Most recently, I'm a diabetic, and I have to eat every four-and-a-half or five hours. I flew in from Australia and had an early breakfast. I had messed up my schedule. I came back with my girlfriend, and we did what boyfriends and girlfriends do. When I closed my eyes, I was mumbling and gurgling. I didn't know where I was at and slipped into a diabetic coma. Thankfully, the 911 guys were down the street. But then, I had the same thing happen again about ten days later.
You also once alluded to the fact that Darby Crash of the Germs saved your life.
It was on the Fourth of July. There was a group of us partying at Venice Beach. We decided to go see Fear at the Hong Kong Café. On the way, on the freeway, I decided that I was going to jump out of the car on the freeway at full speed. Just as I was getting ready to jump, he grabbed my by the loop of the back of my pants, and pulled me back into the car.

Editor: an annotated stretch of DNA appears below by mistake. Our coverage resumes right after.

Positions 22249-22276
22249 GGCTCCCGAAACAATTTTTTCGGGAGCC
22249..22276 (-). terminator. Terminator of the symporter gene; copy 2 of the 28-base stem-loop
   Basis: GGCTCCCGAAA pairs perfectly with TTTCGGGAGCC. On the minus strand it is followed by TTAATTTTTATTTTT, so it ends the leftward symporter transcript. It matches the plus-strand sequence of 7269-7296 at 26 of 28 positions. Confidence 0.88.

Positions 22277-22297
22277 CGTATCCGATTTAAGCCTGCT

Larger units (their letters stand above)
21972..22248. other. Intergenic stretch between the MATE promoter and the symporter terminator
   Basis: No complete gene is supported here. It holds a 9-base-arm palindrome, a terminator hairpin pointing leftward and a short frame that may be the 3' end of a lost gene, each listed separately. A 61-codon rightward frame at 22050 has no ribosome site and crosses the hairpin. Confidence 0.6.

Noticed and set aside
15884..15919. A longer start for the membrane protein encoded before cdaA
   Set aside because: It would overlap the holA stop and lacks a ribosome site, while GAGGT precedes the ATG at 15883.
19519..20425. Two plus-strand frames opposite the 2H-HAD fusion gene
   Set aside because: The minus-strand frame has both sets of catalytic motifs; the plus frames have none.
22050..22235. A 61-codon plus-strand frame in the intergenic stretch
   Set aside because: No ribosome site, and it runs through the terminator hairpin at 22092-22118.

Did any of those near death experiences give you a new perspective on life?
It's kind of a slap in the face. These brushes with death were a kick in the ass, definitely influential on my outlook on things. I'm 58-years-old. I had all those years where I was attached to other bands and I was running on their schedule, and there were all those wasted years. Now it's time to just go for it.